DEAR SIR: Understanding that you are the chairman of the committee who has charge of revising duties on photograph albums, we wish to give you a brief outline of the difficulties that an American manufacturer of these goods has to contend with in competing with the foreign goods. Foreign goods invoiced at 100 marks ($25), bound in plush, are subject to a duty of 15 per cent. In this case the paper is considered the chief component value. Plush albums invoiced at over 100 marks per dozen are considered as having plush for chief component value, and are subject to 50 per cent. duty. As the demand calls for albums from $16 to $20 per dozen, 95 per cent. of the albums sold in this country at these prices are of foreign manufacture. We use plush, on which a duty of 50 per cent. has been paid, and it seems rather strange when foreign albums made of the same plush can be brought in at 15 per cent. It seems to us that 35 per cent. duty on all albums would be a more equitable arrangement.
STATEMENT OF BARNES & PEEL.
PATERSON, N. J., December 8, 1888.
DEAR SIR: The discussion of a tariff bill by the Senate now in session is out excuse for again trespassing upon your time by calling attention to the subject of mohair yarns.
The bill now under consideration proposes to raise the duty on mohair, with other woolen and worsted yarns, from 35 cents per pound and 40 per cent. ad valorem, which is the present rate, to 40 cents per pound and 40 per cent. ad valorem, while it leaves untouched the duty on manufactured braids and bindings at 30 cents per pound and 50 per cent,
You will perceive that this would leave us only the very slight proafforded by the duty paid by the importer on the cost of manu
to the tariff act of 1883 the duties on these articles were 50 und and 35 per cent, ad valorem, and 50 cents per pound
and 50 per cent. ad valorem, respectively. Under this protection we were able to compete successfully with foreign labor.
The statistics will show that since the change made by that act the importation of braids, etc., has very largely increased, while the domestic production has fallen off correspondingly, and should your bill become a law we could no longer manufacture mohair goods.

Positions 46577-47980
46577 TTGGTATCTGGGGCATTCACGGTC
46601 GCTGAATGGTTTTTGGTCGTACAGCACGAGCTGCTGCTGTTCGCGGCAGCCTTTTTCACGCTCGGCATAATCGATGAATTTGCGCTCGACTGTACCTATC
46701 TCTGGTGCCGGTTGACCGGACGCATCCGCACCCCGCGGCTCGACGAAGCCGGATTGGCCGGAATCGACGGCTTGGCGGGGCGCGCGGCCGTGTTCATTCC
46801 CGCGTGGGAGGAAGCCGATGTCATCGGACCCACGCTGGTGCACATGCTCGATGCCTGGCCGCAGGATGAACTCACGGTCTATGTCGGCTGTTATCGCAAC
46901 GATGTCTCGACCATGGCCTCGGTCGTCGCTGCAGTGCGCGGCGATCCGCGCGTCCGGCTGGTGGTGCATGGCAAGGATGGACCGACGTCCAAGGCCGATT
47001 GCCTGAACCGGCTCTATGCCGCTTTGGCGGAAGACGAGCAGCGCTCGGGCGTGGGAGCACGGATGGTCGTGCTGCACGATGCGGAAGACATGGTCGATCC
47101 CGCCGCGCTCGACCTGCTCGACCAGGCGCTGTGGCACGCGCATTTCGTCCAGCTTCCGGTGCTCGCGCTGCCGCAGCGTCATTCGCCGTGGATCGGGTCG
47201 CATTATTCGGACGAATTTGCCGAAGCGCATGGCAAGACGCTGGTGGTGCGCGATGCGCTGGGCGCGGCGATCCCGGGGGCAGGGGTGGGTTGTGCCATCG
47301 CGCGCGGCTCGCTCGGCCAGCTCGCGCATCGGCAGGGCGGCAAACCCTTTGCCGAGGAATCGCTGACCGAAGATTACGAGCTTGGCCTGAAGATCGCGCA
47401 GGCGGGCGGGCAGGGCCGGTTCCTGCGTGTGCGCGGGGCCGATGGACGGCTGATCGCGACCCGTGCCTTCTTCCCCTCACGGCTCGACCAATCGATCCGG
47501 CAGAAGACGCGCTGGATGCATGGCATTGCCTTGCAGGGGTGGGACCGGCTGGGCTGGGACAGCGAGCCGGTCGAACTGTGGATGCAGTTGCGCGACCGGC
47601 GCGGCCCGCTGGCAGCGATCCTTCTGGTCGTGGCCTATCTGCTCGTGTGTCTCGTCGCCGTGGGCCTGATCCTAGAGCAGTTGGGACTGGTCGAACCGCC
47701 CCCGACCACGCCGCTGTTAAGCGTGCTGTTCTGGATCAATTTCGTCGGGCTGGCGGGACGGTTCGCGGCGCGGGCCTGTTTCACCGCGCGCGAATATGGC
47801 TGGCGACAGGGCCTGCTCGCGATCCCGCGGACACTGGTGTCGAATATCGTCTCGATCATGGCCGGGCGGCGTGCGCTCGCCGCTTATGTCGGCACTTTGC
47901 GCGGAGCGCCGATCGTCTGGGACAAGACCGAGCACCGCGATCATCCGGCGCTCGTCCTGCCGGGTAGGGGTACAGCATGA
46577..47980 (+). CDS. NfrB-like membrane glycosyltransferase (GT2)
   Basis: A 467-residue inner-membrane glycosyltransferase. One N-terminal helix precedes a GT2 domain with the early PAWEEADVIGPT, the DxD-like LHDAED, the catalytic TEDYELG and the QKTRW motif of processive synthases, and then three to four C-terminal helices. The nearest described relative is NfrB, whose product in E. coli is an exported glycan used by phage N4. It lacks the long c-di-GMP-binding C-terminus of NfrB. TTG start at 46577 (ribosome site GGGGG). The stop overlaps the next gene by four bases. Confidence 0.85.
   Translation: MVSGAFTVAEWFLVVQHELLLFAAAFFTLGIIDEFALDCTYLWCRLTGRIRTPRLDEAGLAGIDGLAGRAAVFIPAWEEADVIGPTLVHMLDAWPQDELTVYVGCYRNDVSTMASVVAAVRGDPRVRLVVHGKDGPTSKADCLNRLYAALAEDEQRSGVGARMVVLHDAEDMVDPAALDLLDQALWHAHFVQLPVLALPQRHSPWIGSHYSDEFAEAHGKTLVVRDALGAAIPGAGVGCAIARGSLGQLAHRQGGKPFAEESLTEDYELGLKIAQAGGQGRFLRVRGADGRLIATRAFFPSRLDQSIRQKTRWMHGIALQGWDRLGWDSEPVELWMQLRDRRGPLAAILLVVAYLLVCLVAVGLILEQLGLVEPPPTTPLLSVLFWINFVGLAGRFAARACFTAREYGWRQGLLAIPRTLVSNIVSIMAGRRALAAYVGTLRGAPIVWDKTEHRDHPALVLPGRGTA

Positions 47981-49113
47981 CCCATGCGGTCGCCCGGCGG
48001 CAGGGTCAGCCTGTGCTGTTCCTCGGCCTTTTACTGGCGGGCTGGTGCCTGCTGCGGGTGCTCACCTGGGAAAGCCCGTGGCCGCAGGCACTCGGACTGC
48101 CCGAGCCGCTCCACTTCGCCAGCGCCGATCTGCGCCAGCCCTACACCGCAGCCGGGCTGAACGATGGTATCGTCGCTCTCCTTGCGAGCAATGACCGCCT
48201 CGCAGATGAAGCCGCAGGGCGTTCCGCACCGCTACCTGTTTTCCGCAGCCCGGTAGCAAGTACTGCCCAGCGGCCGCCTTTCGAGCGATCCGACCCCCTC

As we have before stated in writing of this matter, these mohair yarns are purely raw material in this country. England is the only place on the globe where they are successfully spun, dyed, and genapped.
France and Germany, the oldest and largest manufacturing centers for mohair braids, import all of their yarus from England. There is not a pound of these yarns spun in either of those countries; and though the attempt has been made here there have been no indications of success in the results.
In view of these facts, which can not be questioned, we believe that we are entitled to have the protection of our industry restored to the position previous to 1883.
We appreciate the fact that we are under a great disadvantage in having mchair yarns classed with other woolen and worsted goods, which are made in this country and the duties therefor regulated in the interests of a very large industry, but we believe that, being comparatively a small industry with great possibilities under a sufficient protection, give us the more right to fair consideration.
We trust that in discussing the schedule bearing upon this matter you may find it possible to protect us without injury to any others. Yours, very respectfully,
Hon. W. B. ALLISON,
United States Senate.
BARNES & PEEL.
STATEMENT OF JAMES M. SWANK, GENERAL MANAGER OF THE AMERICAN IRON AND STEEL ASSOCIATION.
(Office of the American Iron and Steel Association, No. 261 South Fourth street, Philadelphia.1
DECEMBER 10, 1888.
DEAR SIR: In behalf of the American Iron and Steel Association the following statement of facts is respectfully submitted concerning the causes which have thus far prevented the establishment of a tinplate industry in the United States.
Tin-plates are thin sheets of iron or steel which have been coated with tin by dipping them in a bath of that metal. Terne-plates are sheets of iron or steel which have been coated in a similar manner with an alloy of tin and lead. From 95 to 98 per cent. of the total weight of a box or bundle of tin-plates is composed of iron or steel. Terne-plates average over 90 per cent of iron or steel. As compared with tin-plates very few terne-plates are manufactured, Both products are popularly